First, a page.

mHealth, eHealth, Mobile Health, Connected Health: Not Fads, Not Going Away

Smartphones can be addictive. The convenience of obtaining information and maintaining social connections is a powerful benefit for just about everyone. Health-related smartphone apps have the potential to use that addictive property to inform and improve the health of smartphone owners.

Close to 60% of all adults in the U.S. use a smartphone. The proportion approaches 100% in well-educated, affluent, young-to-middle-aged, or urban/suburban demographic groups. Using “diffusion of innovation” terms, smartphone adoption has penetrated past the Early Majority and is deep into the Late Majority. That’s more than enough for a startup to base its technology platform on.

There are more than 40,000 smartphone apps focused on mobile health, growing each day. Many savvy entrepreneurs have identified mobile health as a Next Big Thing and are trying to stake out their territory during this “wild West” phase of the mobile health market.

According to an executive at Qualcomm, the exponential growth in mobile or connected health is being driven by two factors. The user experiences are getting better all the time and there is real opportunity for cost control at the provider level. App usage is growing even among clinicians: 34% of clinicians reports using apps to monitor data from medical devices now, up significantly from the 27% who reported doing so in 2012.

Of course, things like user interfaces and app features can make a huge difference in adoption and patient satisfaction. One recent study of diabetes patients showed that patients with passive monitoring and reporting apps on their smartphones to manage glucose levels had better adherence to their glucose management plans and also had better health outcomes than patients who used apps requiring manual intervention.

According to a Brookings Institution study, remote monitoring technologies could save $197 billion in the U.S. over the next 25 years. And adoption is spreading rapidly. For example, 45% of physicians report using mobile apps for data collection at the bedside compared to 30% in 2012. More than 70% of providers use mobile devices to access patient Electronic Medical Records (EMRs). Physicians are eager adopters of mobile devices with more than 66% reporting use of tablets in their professional practices.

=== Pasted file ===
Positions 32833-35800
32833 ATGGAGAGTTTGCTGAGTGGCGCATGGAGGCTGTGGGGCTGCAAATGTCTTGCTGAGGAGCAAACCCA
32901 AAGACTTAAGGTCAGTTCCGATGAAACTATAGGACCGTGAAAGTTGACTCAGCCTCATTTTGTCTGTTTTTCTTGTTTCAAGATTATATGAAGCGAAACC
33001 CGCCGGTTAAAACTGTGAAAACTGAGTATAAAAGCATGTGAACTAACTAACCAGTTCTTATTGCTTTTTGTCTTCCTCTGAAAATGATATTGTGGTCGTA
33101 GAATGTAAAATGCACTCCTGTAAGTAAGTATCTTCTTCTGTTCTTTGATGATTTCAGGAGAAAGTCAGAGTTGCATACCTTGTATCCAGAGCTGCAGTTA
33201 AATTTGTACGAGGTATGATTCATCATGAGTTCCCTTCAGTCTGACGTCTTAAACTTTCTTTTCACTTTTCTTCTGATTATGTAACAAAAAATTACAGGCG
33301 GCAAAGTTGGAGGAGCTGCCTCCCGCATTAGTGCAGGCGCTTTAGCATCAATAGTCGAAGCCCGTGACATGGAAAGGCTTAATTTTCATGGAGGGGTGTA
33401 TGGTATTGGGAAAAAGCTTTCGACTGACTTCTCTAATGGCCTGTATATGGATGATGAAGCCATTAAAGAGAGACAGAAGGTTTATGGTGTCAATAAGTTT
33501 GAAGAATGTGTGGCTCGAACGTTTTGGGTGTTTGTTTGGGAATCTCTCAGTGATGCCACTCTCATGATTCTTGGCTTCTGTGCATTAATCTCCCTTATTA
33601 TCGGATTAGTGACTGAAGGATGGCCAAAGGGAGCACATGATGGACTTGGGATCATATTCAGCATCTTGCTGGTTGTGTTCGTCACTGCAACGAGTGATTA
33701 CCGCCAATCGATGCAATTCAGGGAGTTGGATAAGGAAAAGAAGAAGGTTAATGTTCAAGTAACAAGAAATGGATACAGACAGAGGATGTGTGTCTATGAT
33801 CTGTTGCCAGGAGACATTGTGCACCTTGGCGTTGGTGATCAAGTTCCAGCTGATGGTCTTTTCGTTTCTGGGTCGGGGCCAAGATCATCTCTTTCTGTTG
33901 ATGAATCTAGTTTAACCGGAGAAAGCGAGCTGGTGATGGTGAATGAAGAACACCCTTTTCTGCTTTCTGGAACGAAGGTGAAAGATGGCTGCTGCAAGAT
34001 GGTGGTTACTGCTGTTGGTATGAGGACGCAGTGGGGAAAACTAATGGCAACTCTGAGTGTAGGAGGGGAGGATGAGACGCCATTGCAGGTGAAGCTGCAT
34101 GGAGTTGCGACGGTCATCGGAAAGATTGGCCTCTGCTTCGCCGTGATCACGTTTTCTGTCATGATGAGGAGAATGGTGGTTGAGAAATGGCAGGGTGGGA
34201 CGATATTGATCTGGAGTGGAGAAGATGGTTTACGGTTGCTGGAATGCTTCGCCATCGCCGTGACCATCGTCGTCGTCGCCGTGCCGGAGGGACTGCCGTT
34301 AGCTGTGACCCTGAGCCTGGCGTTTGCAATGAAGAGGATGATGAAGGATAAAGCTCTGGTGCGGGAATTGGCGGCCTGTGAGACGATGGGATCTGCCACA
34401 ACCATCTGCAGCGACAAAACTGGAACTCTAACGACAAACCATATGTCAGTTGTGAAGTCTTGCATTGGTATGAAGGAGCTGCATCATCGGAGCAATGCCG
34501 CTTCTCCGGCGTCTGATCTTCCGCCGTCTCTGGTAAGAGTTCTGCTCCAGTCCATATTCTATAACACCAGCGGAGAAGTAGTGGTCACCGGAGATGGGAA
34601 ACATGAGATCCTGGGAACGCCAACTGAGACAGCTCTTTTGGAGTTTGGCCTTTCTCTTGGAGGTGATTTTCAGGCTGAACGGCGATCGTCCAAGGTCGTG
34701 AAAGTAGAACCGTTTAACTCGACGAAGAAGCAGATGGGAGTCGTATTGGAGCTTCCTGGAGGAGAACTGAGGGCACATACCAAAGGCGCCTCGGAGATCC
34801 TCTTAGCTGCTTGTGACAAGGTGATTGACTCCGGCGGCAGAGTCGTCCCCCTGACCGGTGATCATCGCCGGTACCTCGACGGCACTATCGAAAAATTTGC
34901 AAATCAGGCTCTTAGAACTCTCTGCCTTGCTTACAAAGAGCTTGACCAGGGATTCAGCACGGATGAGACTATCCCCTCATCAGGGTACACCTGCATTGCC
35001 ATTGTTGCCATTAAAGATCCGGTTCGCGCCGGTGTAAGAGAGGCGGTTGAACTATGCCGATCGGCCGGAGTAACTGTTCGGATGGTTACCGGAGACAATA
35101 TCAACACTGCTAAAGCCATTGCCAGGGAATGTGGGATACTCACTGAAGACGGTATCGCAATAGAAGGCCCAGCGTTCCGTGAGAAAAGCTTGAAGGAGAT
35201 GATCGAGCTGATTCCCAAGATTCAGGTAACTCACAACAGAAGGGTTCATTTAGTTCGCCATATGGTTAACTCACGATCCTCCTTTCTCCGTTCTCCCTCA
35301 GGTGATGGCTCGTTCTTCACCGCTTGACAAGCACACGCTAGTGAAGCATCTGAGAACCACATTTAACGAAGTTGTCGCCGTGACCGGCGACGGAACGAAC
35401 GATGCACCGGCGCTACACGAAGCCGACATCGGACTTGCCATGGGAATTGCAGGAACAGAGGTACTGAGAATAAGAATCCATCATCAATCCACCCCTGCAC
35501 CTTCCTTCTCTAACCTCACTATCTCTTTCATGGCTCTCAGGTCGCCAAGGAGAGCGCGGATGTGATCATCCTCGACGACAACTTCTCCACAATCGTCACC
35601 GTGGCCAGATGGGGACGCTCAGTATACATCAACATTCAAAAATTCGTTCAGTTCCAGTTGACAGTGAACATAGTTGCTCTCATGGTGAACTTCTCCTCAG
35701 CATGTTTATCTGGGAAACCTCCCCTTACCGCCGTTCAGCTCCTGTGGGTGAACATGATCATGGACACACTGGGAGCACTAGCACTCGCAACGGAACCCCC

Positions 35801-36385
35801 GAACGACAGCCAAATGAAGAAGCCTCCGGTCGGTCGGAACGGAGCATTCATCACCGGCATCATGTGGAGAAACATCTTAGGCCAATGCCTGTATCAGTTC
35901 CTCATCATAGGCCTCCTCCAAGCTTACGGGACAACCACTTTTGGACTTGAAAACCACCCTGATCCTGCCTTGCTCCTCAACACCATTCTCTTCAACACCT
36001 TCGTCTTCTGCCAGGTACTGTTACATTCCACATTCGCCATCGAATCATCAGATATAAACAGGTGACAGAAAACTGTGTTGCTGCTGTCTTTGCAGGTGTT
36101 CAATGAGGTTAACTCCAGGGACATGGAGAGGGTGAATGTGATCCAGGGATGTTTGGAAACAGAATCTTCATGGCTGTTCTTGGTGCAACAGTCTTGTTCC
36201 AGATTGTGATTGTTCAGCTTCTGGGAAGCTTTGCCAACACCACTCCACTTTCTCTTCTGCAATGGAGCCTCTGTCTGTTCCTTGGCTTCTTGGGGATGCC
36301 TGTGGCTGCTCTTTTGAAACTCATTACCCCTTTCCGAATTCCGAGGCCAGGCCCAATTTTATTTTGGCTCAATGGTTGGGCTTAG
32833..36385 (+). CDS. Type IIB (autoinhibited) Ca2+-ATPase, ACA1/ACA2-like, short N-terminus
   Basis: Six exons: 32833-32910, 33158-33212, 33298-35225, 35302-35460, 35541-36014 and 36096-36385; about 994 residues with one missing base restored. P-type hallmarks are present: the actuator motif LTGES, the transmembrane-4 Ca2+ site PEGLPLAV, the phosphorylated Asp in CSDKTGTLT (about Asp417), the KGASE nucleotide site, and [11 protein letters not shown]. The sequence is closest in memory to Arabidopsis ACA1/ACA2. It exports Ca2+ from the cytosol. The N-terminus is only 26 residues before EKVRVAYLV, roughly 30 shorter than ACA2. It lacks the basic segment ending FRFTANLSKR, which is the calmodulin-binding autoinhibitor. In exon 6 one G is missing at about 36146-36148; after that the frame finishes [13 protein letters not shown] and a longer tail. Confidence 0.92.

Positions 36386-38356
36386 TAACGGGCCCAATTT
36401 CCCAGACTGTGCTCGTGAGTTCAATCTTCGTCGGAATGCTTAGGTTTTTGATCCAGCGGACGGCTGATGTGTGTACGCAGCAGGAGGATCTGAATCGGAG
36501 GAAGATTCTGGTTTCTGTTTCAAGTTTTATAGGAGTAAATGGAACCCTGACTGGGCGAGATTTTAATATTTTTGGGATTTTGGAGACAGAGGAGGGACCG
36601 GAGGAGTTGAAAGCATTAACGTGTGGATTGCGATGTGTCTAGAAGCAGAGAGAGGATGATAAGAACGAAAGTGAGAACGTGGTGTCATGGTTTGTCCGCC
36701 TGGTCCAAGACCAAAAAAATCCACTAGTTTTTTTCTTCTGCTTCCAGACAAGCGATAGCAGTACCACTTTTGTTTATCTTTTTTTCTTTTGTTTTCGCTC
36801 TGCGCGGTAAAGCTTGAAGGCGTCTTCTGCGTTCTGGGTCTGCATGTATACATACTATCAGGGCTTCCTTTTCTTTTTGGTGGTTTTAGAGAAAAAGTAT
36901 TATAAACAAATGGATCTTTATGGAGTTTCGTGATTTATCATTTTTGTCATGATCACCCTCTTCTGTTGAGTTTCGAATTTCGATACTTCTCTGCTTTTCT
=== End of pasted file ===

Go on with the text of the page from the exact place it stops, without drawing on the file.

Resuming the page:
Joseph Kvedar, MD in an article on The Health Care Blog, writes:

Mobile health offers us many transformational opportunities.  We can use smart phones as a data upload/home hub device.  We can use them as a device to engage the consumer around health content.  We can use them to display health-related information at  just the right moment in just the right context.  We can use the cameras to capture relevant health information (e.g., home test results).  We can use them to message you in the moment with contextually relevant, motivating messages.

Add to the list that we can harness the addictive properties of these devices to, perhaps, make health addictive.

Takeaways: The market opportunity for mobile health is here and now. Devices, sensors, networks, software, and connectivity have never been better, cheaper, or easier to access. Patients and providers have adopted mobile technologies in huge numbers. Yes, there is plenty of competition but there are rewards for any startup or company that can identify a market niche, develop a solution, and deploy a product that meets user expectations while maintaining a long term strategy of reducing costs and improving clinical outcomes.

Read more:

Why mHealth is not a fad but is here to stay (infographic) | MDDI Medical Device and Diagnostic Industry News Products and Suppliers.

Could Mobile Health Become Addictive? | The Health Care Blog.

The Perils of eHealth | MDDI Medical Device and Diagnostic Industry News Products and Suppliers.